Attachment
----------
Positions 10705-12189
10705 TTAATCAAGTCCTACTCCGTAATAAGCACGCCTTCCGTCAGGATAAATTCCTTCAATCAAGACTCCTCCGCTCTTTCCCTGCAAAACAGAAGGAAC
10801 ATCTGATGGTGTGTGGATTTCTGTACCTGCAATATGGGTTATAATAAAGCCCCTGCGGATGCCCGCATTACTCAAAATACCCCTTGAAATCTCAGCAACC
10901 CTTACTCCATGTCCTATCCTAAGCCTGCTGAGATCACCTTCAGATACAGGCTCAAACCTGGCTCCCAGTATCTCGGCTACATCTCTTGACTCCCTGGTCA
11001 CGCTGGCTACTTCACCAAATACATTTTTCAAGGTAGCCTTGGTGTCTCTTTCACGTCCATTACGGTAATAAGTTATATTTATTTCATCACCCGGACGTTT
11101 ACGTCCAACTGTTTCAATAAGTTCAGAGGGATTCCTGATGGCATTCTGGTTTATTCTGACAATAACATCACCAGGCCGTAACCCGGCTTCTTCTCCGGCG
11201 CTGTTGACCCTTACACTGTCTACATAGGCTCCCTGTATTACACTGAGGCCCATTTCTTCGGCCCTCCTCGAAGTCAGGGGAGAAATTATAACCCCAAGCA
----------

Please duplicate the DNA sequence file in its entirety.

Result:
Positions 10705-12189
10705 TTAATCAAGTCCTACTCCGTAATAAGCACGCCTTCCGTCAGGATAAATTCCTTCAATCAAGACTCCTCCGCTCTTTCCCTGCAAAACAGAAGGAAC
10801 ATCTGATGGTGTGTGGATTTCTGTACCTGCAATATGGGTTATAATAAAGCCCCTGCGGATGCCCGCATTACTCAAAATACCCCTTGAAATCTCAGCAACC
10901 CTTACTCCATGTCCTATCCTAAGCCTGCTGAGATCACCTTCAGATACAGGCTCAAACCTGGCTCCCAGTATCTCGGCTACATCTCTTGACTCCCTGGTCA
11001 CGCTGGCTACTTCACCAAATACATTTTTCAAGGTAGCCTTGGTGTCTCTTTCACGTCCATTACGGTAATAAGTTATATTTATTTCATCACCCGGACGTTT
11101 ACGTCCAACTGTTTCAATAAGTTCAGAGGGATTCCTGATGGCATTCTGGTTTATTCTGACAATAACATCACCAGGCCGTAACCCGGCTTCTTCTCCGGCG
11201 CTGTTGACCCTTACACTGTCTACATAGGCTCCCTGTATTACACTGAGGCCCATTTCTTCGGCCCTCCTCGAAGTCAGGGGAGAAATTATAACCCCAAGCA